Dolores Huerta to Toomey: 'Do your job'
Sen. Pat Toomey (R-Pa.) has been getting a lot of heat lately, but he still won’t give an inch on the matter. The senator has been accused by several media outlets and organizations of holding up the confirmation of U.S. District Judge Luis Felipe Restrepo.
And if, in the process, you've managed to enrage activist Dolores Huerta ... well, you better have a good excuse.
“Republicans are refusing to move forward on hearings and confirmation of Judge Restrepo. He is a highly experienced judge whose appointment would be historic for our community, and his confirmation would be a step forward for Latino representation in the courts,” wrote Huerta.
Toomey had long supported Judge Restrepo, who last November was nominated by President Obama to serve on the United States Court of Appeals for the Third Circuit which includes parts of Pennsylvania, New Jersey, and Delaware.
But now six months later, Toomey is still withholding the so-called "blue slip" of the Judiciary Committee, the one that allows the nomination to move forward.
The first week of May the Hispanic National Bar Association (HNBA) sent a letter to the senator urging Restrepo’s confirmation, and Pittsburgh’s City Council approved legislation that calls on Senator Toomey to return the blue slip.
However Toomey insists he is not withholding Restrepo’s confirmation. "I have made it clear to the committee that I plan to turn in my 'blue slip' — the formal manifestation of my support for Judge Restrepo — the day that investigation is completed, provided no issues of concern are discovered," Toomey wrote in an Op-ed published at Pittsburgh Post-Gazette on May 13.
“Our community has to keep putting pressure on Republicans and call to their attention that they say they are pro-Latino, but again at the end of the day, when they can actually make a difference with a fully qualified judge that should be confirmed, they are holding him back,” Huerta said to AL DÍA. “Our community has to keep sending them emails and phone calls and tell them there is no excuse for this delay.”
The Huffington Post reported that there is a particular urgency to Restrepo’s confirmation. “The vacancy he would fill has become a ‘judicial emergency.’ That means the number of cases per panel of judges on that court exceeds 700, or is between 500 and 700 for more than 18 months. The more overloaded those judges get, the more delays there are in justice being carried out.”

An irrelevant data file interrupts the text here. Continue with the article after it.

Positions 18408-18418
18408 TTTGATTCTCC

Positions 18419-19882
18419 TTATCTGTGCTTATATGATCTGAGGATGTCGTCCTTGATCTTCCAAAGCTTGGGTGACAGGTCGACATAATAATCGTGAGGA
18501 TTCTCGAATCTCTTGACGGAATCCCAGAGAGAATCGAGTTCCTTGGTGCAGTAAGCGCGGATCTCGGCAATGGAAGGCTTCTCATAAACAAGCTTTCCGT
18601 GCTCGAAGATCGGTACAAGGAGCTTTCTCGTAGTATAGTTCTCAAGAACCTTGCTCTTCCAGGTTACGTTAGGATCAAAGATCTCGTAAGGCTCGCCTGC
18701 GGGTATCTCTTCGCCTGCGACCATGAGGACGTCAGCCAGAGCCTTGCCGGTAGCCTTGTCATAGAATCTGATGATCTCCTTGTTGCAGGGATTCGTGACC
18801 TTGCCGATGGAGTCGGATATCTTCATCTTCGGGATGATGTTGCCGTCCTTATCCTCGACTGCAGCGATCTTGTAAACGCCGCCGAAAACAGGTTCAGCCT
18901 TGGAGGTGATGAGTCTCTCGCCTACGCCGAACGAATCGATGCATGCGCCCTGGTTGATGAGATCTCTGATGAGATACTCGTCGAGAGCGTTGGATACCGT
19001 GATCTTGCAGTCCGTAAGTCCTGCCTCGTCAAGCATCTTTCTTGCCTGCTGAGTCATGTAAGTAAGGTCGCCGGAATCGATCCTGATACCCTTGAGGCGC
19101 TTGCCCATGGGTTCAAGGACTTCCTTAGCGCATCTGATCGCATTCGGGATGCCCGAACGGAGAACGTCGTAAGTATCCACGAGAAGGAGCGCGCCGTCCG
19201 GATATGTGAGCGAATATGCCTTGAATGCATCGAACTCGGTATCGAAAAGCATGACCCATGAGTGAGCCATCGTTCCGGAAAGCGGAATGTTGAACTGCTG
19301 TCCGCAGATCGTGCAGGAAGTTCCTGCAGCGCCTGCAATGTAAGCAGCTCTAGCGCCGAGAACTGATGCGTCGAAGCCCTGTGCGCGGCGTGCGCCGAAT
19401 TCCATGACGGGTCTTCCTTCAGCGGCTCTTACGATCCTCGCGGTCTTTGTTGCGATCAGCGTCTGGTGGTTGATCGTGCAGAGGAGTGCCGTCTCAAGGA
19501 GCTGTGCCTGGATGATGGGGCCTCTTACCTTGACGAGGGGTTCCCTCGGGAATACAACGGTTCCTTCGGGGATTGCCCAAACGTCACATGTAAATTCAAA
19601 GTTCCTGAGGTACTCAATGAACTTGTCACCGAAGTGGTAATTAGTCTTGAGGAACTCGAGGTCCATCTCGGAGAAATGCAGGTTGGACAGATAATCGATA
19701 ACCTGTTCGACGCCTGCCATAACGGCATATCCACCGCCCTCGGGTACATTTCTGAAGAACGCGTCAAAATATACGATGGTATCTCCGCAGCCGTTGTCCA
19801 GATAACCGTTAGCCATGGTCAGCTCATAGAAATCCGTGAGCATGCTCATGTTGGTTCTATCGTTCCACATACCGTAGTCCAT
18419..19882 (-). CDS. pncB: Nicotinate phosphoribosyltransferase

‘We’ve got to elect someone that is going to work for our issues’
Huerta, perhaps the best-known Latina labor rights leader and social justice activist has been very outspoken in terms of what she believes “is at stake for Latinos" in the next presidential elections.
“Whomever gets elected to be the President of the United States is going to affect the lives of everyone in our country,” Huerta said to AL DÍA. “We got to elect someone that is going to work for our issues, somebody who is going to respect and support our community. We have to be very careful to be very informed in how we are going to be casting our votes. We know that the Latino vote is going to be decisive in this next presidential election.”
During her more than 50 years as an activist and community organizer, she said the movement was able to make strides and great changes, because of Latinos coming together. But to make the changes happen the community has to be engaged.
“We need organizers and people that can go in and organize the community to make them understand that they have a value and that they are important. We need them to be engaged because often times they feel like they don’t really matter and that they are not part of this country,” Huerta said.
The activist said in anticipation to the 2016 Presidential elections Latinos have the responsibility to inform themselves and see where the candidates stand on issues that are important to them.
“What they’ve said on immigration reform, what actions they’ve had in terms of the working people,” Huerta said. “Some of the candidates running for office are not supportive of the working people, they are anti-labor. We have to make sure that the people that we support, the people that we vote for, are going to be there for our community.”